There’s An App for That: Smartphone Apps for Oncology Patients

by Amy Smith (as part of her Green Oncology series)

The Patient Issue

Approximately 50% of Canadians are smart phone users, with the fastest growing population of users between the ages of 55-64 years old.  More oncology patients will be turning to technology, including smart phone applications (apps), to assist them through treatments due to the ease of use and extensive availability (more than 7000 health apps are currently available).  Understandably technology can be both an exciting and frightening endeavor for both patients and health care providers.  However providing guidance on the use and limitations of apps can further assist patients. 

The Rx Advice

When considering patient focused smart phone apps, there are clearly some good, bad, and ugly aspects of app technology to consider. 

The Good

Apps are readily available and easy to use.  For those patients like myself, your smart phone become like a first-born child.  You can buy it new clothes and dress it up in a pretty case and of course it never leaves your sight.  Patients often have their phone with them at all times, making it an effective way to keep an accurate schedule and an easy reference for information. 

Because of the ease of use, a smart phone can act as an additional support structure and reduce patient anxiety by providing quick answers to oncology questions.  And best of all, many apps are completely free.     

The Bad

Now before we start downloading the latest apps, let’s consider some of the drawbacks to patient focused apps.  With no regulation of information (similar to information available on the internet) we do need to be cautious about which apps to recommend.  It is difficult to determine if a health care professional was involved with the development of an app. 

Only about 1/3 of health apps involve health care professionals in their development.   About 1/2 of oncology apps contain referenced data.  Information provided to patients may be inaccurate providing patients with a false sense of security.  Although many health apps are free, there may be a charge and the price of an app fluctuates based on popularity, which can make the cost unpredictable.   

The Ugly

It’s true that there is some bad information out there but some apps can provide information to patients which might result in harm.  An app developed to diagnose suspicious dermatological moles misdiagnosed approximately 1/3 of moles.  This is a much higher error rate than dermatologists who misdiagnose approximately 2% of moles.  That is a scary statistic.  Not all skin cancer focused apps are dangerous however.  The UMSkinCheck app allows patient to photographically track changes in moles and sends reminders to review moles for any changes.  Patients can therefore safely know when to seek expert advice.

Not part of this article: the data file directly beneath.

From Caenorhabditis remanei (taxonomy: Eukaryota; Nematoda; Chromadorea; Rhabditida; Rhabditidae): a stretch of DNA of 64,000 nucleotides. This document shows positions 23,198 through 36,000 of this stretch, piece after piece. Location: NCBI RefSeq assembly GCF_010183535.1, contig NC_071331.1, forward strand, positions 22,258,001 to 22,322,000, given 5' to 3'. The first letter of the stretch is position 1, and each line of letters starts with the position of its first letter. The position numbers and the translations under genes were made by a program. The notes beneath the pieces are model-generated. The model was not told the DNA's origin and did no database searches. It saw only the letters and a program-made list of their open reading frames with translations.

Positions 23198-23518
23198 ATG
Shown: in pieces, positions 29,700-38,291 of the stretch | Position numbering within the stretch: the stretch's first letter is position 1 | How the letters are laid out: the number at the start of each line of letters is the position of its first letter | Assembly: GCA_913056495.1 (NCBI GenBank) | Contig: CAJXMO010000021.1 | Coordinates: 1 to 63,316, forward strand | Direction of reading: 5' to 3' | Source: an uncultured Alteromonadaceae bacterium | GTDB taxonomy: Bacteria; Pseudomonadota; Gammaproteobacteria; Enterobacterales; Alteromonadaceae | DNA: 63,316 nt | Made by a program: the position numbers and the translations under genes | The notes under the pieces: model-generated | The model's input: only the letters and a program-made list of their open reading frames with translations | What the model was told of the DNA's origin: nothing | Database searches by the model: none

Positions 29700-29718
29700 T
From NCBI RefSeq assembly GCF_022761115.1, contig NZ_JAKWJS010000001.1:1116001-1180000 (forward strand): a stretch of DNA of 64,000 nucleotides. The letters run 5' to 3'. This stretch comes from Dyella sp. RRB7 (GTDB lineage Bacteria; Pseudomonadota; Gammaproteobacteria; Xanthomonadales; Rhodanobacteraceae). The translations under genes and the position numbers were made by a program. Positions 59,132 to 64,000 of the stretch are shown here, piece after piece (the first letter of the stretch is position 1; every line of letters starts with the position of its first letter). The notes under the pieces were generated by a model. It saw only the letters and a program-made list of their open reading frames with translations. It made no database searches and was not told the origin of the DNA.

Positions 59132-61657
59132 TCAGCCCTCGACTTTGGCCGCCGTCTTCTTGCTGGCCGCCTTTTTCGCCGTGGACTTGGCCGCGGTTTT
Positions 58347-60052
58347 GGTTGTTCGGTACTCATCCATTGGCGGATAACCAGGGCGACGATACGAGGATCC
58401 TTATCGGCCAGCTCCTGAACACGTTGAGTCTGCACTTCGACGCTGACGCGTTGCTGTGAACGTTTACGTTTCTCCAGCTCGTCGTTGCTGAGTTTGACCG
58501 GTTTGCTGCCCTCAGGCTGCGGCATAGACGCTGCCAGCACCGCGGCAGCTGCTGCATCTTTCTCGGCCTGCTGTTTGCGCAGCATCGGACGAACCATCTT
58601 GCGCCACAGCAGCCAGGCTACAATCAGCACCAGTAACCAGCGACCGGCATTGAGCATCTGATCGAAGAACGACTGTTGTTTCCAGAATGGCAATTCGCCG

Despite the potential for incorrect or dangerous information on medical apps, there are some apps, which can be an excellent resource for tech savvy oncology patients.  Cancer.net is an ASCO approved free app reviewed by medical oncologists.  Cancer.net provides an overview of each cancer diagnosis and acts as an electronic diary for patients to record questions and answers, medication information, and track symptoms. It is available for iPhone, iPad and Android devices - find it here

Scan the code below with your mobile device to be taken directly to the respective app store.

The Bottom Line

Similar to most information available on the Internet, the information provided on smart phone apps can be unreliable, invalidated, and at times dangerous to patients. 

If you ensure patients have access to validated apps developed by health care providers, smart phone apps can provide excellent support and information to oncology patients.       

Want to check out more patient focused oncology apps?  See below:

Share your experience with apps and apps you recommend in the comments section below or on our members only forum.